“I think a manager can look out for signs of poor mental health in an employee by really noticing changes in their usual behaviour. It might be avoiding certain activities, particularly for people with anxiety, if they’ve got an anxiety around travelling or talking in front of people they might noticeably avoid those activities. Or it could be being withdrawn infant of colleagues. Or working long hours but not seeming to get very much done, or not being very productive or missing deadlines that’s unusual for them. Anything really that seems different that seems like they’re unhappy or they’re struggling. Any of this changes could signify a mental health problem in that person.”

Possible causes of anxiety

Genetics can influence someone’s predisposition to anxiety, but other factors are important too. If you haven’t read our article on the biopsychosocial model, it is worth checking out to understand how a combination of factors influence a person’s mental health. Although the genetic component to anxiety is important, it’s not the only factor.

For example, past experiences where a person has had to deal with a stressful situation can cause anxiety for similar future situations. So a fear of losing control of your life can also produce symptoms of anxiety. A poor diet with excessive stimulants can exacerbate anxiety and you might notice if you drink lots of tea or coffee that you feel a bit more on edge and alert.

Supporting someone living with anxiety

There are self-help options:

  • Relaxation and mindfulness
  • Joining support groups
  • Researching the condition

There is also professional support:

  • Cognitive behavioural therapy (CBT)
  • Graded exposure therapy
  • Medication such as anti-depressants or benzodiazepines (diazepam or valium)

I asked Angela about the help she received:

“The doctor said it was quite normal. I was put on anti-depressants to help and I’ve been on and off them since 2004.”

As with depression, finding the right treatment for someone takes time and they might not find the right one immediately.

Some of the things that you can do to support someone with anxiety include:

Being aware of their triggers

If you know someone has specific triggers for their anxiety (such as driving to meetings), then be aware that asking them to do these things or be in those situations might cause anxiety. Don’t force people with anxiety to do the things that make them anxious. Although it is a good thing for them to confront their fears to overcome them, no one should force them to do it. However, discussing ways you could support them may lead to them attempting the task and realising they can overcome the situation. But they should not be made to do it even if you think it’s for their benefit.

Don’t compare their fears to your own

To someone dealing with anxiety, the perception of danger feels very real – even if it’s non-threatening to everybody else. So even if you think it is unreasonable to feel anxious about whatever the person finds threatening, you should show understanding that for the other person it is very real and therefore don’t make a judgment about the legitimacy of their anxiety.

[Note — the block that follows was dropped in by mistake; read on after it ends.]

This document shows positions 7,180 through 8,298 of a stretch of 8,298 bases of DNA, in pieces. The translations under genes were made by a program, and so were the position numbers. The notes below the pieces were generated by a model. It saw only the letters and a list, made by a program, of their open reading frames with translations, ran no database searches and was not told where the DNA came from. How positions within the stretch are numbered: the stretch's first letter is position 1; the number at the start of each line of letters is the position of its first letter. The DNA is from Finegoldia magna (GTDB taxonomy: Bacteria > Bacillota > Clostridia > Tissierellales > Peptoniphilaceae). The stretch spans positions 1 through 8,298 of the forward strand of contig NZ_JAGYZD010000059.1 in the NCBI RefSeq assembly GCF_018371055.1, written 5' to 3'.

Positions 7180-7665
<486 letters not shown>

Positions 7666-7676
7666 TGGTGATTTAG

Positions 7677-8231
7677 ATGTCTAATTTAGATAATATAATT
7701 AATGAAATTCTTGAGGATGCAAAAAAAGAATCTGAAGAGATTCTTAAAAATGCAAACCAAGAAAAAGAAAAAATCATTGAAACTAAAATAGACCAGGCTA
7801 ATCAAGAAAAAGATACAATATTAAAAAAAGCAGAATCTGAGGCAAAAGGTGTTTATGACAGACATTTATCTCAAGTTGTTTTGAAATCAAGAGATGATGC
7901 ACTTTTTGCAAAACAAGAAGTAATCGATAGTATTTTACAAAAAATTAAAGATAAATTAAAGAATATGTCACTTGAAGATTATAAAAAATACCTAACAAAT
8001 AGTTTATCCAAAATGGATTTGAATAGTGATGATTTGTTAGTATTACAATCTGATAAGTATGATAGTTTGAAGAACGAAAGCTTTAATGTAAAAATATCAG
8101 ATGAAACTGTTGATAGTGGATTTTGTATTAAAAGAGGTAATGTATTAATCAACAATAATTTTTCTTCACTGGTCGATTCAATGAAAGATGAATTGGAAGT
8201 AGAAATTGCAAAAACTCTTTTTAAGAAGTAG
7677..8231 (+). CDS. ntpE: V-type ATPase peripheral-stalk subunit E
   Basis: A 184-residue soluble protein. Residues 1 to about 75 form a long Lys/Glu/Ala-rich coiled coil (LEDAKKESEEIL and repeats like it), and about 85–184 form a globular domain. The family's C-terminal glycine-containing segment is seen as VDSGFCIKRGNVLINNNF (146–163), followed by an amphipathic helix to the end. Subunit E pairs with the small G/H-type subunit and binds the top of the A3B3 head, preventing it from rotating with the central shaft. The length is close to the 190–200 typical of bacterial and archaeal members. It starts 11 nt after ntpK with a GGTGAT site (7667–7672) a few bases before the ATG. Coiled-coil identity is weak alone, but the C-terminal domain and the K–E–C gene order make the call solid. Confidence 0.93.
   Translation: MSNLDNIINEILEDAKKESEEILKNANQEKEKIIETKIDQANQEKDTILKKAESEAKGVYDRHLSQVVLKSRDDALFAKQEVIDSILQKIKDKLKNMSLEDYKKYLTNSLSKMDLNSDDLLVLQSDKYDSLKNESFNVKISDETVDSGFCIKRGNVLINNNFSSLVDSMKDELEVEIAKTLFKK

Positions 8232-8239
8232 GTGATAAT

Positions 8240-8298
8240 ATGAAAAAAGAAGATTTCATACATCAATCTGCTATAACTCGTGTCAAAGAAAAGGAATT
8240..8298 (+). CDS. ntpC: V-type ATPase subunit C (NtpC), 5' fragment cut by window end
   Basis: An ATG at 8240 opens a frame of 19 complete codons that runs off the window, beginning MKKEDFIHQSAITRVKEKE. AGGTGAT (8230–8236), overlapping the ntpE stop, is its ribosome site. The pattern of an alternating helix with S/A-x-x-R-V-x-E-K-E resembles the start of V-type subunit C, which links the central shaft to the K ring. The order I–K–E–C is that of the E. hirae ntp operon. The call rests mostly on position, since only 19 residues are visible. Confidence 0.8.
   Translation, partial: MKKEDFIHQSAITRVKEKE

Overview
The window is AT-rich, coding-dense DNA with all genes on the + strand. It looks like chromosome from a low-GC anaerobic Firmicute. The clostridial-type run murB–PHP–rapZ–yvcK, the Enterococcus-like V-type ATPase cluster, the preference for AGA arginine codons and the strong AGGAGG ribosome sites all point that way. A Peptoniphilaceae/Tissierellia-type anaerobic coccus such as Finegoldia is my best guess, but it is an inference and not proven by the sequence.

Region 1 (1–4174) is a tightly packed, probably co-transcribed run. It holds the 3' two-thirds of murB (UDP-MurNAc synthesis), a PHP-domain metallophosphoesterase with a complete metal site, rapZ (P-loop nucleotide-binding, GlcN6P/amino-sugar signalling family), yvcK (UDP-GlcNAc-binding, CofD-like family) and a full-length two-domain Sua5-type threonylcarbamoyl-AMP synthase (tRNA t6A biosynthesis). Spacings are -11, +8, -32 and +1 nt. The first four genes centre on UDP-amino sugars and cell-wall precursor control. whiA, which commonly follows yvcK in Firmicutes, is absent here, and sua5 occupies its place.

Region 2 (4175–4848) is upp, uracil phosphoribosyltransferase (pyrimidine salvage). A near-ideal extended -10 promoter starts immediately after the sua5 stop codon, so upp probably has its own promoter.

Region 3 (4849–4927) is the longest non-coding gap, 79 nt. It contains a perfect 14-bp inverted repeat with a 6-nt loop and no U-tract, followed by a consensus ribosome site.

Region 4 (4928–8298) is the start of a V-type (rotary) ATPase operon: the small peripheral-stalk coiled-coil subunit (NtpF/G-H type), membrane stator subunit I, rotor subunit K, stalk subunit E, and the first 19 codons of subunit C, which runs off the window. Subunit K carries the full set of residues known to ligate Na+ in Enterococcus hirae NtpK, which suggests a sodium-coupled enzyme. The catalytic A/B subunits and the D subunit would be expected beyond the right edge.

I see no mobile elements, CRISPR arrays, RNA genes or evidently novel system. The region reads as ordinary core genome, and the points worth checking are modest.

I asked Cathy what she thought managers could do to help:

“There’s a lot of different ways in which you could support someone with a mental health condition at work. One of them would be to make adjustments in their role, which might involve part-time working or might involve flexible working. Or perhaps reassigning some of the things that they do to another colleague. That could be on a permanent or temporary basis. Obviously from a business point of view not every single change that they might ideally want would be possible. I can understand that for small businesses particularly, it’s difficult to just change people’s roles, so there may be limits to how flexible you can be, but I think even if there are certain things that the employee’s going to have to do, I think you can still support them. For example, if they’ve got to travel somewhere or go to a conference, you could ask them how you could make this experience easier for them and find out what their fears are. You could ask if there is anything you can practice with them or reassure them about. Is there any training that you can give them? There’s a lot of different ways you can help but will depend on the nature of the job and the business and the employees particular needs and their circumstances.”

Key points

You now know a lot more about anxiety. You might not remember it all, so here are the key points:

  • Anxiety is a persistent feeling of nervousness or fear
  • It is disproportionate to the situation
  • It is linked to our evolution
  • Don’t force someone to confront a source of anxiety
  • Don’t measure their fears against your own

Learn more

If you’d like to learn more about mental health, you can get started with our bite-size Mental Health Awareness online course.

Delphis also offers on-site mental health workshops delivered and developed by highly educated business managers, academics and teachers. We guide companies along the path to creating mentally healthy, productive and rewarding working environments for their staff. The financial argument is compelling and caring for your employees is the right thing to do.

One major multi-national client says this about our workshops:

“Very relevant and informative with an engaging and inclusive style. Worth spending a whole day on. Loved the takeaway workbook, pretty much perfect, we need to roll out to whole company.”

Get in touch to discuss how we can provide customised mental health training for your organisation that fits your needs.